The Benefits

One Gateway, Many Functions

From the beginning, the SEEBURGER BIS has performed rou¬ting, data transformation and application integration duties for Barber Foods’ inbound purchase orders; advance ship¬ping notices and proof of delivery messages to and from the company’s 3PLs; and assorted Factelligence and Deal transac¬tions such as work orders, inventory updates, marketing spiffs and promotion-related invoice allowances. Over 4,500 of the 13,000 daily BIS messages represent Factelligence data that is translated into the IDOCS format and integrated into SAP.

In addition to replicating Barber Foods’ previous EDI and B2B functionality in the new SAP environment, the deployment has yielded increased efficiencies. The number of inbound custo¬mer orders processed through EDI, for example, has gradually climbed from the low 80 percent range to well over 90 percent, in part because of SEEBURGER’s broad protocol support. This higher level of automation, in turn, has played a role in trimming the size of the customer service staff.

Other efficiencies have been achieved by expanding BIS’ inte¬gration duties both inside and outside the firewall. Customer invoices generated by SAP now are sent through the gateway. So are electronic funds transfers (EFT) coming from customers paying those invoices as well as outbound bank deposits and inbound monthly bank reconciliation reports. The SEEBURGER platform also extracts data from spreadsheet reports transmit¬ted by institutional buying groups and propagates it into SAP’s BI Warehouse; routes spare parts orders from a non-SAP asset management application into SAP for purchase order genera¬tion; and more. This has streamlined functions such as input¬ting buying group data and generating spare parts purchase orders that previously were performed manually.

All integrations are done in-house with SEEBURGER’s mapping designer, eliminating hard-coding as well as the expense of outside consultants. The EAI strategy also is lowering costs by reducing point-to-point connectivity, custom-developed interfaces between applications, and associated maintenance requirements.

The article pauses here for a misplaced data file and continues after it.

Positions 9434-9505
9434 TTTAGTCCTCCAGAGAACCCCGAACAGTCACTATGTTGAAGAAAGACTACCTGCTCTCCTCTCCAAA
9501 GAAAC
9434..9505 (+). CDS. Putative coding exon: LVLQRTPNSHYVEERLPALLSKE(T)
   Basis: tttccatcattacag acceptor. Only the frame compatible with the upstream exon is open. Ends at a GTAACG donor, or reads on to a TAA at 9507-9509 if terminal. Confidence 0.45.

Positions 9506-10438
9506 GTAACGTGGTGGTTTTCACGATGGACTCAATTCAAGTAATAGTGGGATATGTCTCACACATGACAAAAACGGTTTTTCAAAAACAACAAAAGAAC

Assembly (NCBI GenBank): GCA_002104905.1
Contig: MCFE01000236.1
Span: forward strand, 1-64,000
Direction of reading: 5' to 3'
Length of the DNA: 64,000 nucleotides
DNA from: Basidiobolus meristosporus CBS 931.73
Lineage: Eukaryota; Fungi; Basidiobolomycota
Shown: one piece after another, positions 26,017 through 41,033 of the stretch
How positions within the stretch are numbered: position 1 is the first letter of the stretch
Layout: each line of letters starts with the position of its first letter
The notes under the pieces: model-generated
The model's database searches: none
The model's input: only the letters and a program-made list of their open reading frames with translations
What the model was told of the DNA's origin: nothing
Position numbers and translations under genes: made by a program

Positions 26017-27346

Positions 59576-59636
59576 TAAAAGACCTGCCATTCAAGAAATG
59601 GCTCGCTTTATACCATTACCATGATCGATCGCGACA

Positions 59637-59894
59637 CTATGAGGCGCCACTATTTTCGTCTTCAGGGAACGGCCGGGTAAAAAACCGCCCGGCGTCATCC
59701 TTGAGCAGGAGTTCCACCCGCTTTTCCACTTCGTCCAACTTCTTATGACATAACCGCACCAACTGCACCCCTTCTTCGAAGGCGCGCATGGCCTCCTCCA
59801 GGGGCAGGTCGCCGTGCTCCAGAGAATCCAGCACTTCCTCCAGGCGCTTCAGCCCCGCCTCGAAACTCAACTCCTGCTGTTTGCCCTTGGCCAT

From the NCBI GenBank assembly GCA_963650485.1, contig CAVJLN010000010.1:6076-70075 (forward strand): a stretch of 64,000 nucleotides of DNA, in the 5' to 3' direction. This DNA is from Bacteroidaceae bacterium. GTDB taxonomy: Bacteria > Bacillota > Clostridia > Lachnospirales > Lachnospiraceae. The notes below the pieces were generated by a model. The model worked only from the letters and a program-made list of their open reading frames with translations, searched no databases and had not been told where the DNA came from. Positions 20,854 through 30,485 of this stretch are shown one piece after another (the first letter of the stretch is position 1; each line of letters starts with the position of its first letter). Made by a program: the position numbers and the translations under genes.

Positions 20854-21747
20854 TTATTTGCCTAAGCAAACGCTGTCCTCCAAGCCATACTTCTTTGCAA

The Future

Core Infrastructure Component

Barber Foods now relies so heavily on SEEBURGER technology that Lowe calls it “a vital system that we can’t live without” and continues to add functionality as Barber’s EDI and EAI needs evolve. When the company’s bank changed the transmission method required for exchanging bank deposits and monthly reconciliation reports from FTP to more secure PGP encryption in 2007, for example, SEEBURGER was able to supply a PGP adapter to do the job.

Moving forward, more BIS-based application integrations are possible. “Every time we think about integrating any system, we turn to SEEBURGER because we don’t have to do any cus¬tom development,” Lowe noted. Meanwhile, the SEEBURGER gateway is carrying a major load at Barber Foods’ data center in Portland. With SEEBURGER on the IT menu, the company’s chicken products have no trouble coming home to roost.

-SEEBURGER a provider of global business integration solutions designed to optimize transactions throughout the extended enterprise by automating trading relationships with all partners, regardless of their size and technical resources.  SEEBURGER has global offices in Europe, Asia Pacific and North America.